Taylor Wright Rushing was born in Tacoma, Washington. He was introduced to craft while working as a production glass blower in the Pacific Northwest. He apprenticed under a custom carpenter in the United Kingdom and played in a professional old-time string band in Austin, Texas.
Rushing was the inaugural artist-in-residence at Howard Finster’s Paradise Garden in the summer of 2016. In the spring of 2019, he was an artist-in-residence at the Bubbler at Madison Public Library. Rushing holds a bachelor’s degree from Evergreen State College, Olympia, Washington, and an M.F.A. from the University of Wisconsin-Madison’s woodworking department. He has shown his work nationally, including at the Webb Gallery in Waxahachie, Texas and the Red Bull Art House in Detroit. Rushing is based in Atlanta, Georgia, where he repairs violins, whittles, and is learning to grow blue-ribbon watermelon.
Want to learn more about our Artist-in-Residence Taylor Wright Rushing? Tune in for a tour of his Atlanta-based studio, where he surrounds himself with objects that inspire him as he works on his illustrations, instruments, and tramp art-inspired whittling. Rushing will join us in person for a residency in the Social STUDIO later this year.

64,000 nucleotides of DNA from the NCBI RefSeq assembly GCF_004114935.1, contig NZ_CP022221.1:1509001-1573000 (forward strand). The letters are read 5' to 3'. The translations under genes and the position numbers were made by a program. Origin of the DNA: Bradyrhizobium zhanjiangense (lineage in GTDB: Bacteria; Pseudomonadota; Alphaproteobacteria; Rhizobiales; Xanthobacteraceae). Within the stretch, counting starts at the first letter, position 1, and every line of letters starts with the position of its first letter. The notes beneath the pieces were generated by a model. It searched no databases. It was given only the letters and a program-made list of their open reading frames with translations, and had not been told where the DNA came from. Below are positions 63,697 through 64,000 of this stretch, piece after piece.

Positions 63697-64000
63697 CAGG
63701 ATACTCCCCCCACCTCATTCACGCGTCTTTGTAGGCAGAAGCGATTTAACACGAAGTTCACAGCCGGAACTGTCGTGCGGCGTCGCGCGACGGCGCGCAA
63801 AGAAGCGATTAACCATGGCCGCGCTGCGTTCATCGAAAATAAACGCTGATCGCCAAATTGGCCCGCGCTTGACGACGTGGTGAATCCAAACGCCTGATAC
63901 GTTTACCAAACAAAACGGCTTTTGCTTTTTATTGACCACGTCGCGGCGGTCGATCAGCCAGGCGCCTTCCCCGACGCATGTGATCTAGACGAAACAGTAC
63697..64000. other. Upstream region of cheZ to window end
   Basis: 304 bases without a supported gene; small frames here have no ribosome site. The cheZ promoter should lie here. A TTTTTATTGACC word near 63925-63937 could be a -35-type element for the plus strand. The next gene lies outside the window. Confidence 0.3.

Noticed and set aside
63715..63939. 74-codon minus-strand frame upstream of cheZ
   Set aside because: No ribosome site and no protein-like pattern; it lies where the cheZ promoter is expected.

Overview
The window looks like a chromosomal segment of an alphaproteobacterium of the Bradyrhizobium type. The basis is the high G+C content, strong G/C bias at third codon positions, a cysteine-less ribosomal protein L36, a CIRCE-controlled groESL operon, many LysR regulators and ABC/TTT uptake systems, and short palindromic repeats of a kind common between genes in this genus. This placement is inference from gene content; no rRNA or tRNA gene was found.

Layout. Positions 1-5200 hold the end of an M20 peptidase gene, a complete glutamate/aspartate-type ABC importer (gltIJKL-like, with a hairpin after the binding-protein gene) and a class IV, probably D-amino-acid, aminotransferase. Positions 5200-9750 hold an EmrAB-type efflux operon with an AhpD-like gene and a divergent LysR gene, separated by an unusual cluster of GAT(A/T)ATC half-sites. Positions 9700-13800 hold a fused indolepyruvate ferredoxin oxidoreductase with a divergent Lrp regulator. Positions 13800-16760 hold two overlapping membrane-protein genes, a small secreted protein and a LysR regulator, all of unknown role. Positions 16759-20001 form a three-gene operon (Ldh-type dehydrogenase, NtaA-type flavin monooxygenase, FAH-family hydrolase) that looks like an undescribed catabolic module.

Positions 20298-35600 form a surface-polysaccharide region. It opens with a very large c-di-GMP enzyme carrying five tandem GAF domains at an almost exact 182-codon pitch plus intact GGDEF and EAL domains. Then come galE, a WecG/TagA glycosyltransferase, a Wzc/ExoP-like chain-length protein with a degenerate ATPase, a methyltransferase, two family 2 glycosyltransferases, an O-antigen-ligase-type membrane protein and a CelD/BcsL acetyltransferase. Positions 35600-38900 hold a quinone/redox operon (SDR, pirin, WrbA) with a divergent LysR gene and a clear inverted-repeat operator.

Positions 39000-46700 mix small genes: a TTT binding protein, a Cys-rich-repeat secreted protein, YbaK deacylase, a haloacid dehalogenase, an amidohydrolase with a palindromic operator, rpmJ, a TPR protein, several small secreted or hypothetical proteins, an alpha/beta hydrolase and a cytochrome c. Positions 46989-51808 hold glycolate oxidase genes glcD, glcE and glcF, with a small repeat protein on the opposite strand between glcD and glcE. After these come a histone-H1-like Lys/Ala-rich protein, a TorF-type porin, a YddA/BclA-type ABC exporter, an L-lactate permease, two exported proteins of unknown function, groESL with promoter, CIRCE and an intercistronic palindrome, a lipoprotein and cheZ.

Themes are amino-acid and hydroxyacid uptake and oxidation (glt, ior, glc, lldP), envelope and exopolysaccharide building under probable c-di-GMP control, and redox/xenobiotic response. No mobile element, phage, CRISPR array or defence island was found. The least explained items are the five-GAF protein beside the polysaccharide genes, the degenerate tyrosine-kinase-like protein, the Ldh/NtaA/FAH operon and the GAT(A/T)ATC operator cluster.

Art practices like Rushing’s and artist Adolph Vandertie help preserve knowledge and art practices from different cultures and times in history. Learn more about Adolph Vandertie in the exhibition Good Road to Follow. Use our new family-friendly exhibition overview to explore the 360-degree exhibition walkthrough and discover more Vandertie- inspired projects at home.
Since their inception, "zines," or small self-published books, have been used to show step-by-step methods for cooking, carving, crafting and other activities. Use the zine-folding guide designed by Taylor Wright Rushing, STUDIO artist-in-residence, to make a zine that teaches a skill that you know, via words and images.
A piece of paper (the bigger the better), scissors, and something to draw/write with. Be expressive, have fun, and share your work by taking a video or photo of your finished zine and email it to email@example.com.
Follow Taylor’s step-by-step zine to create your own duck! Be resourceful by using materials you already have, or order these materials while being “safer at home.” Kids, please ask a parent for help with this project.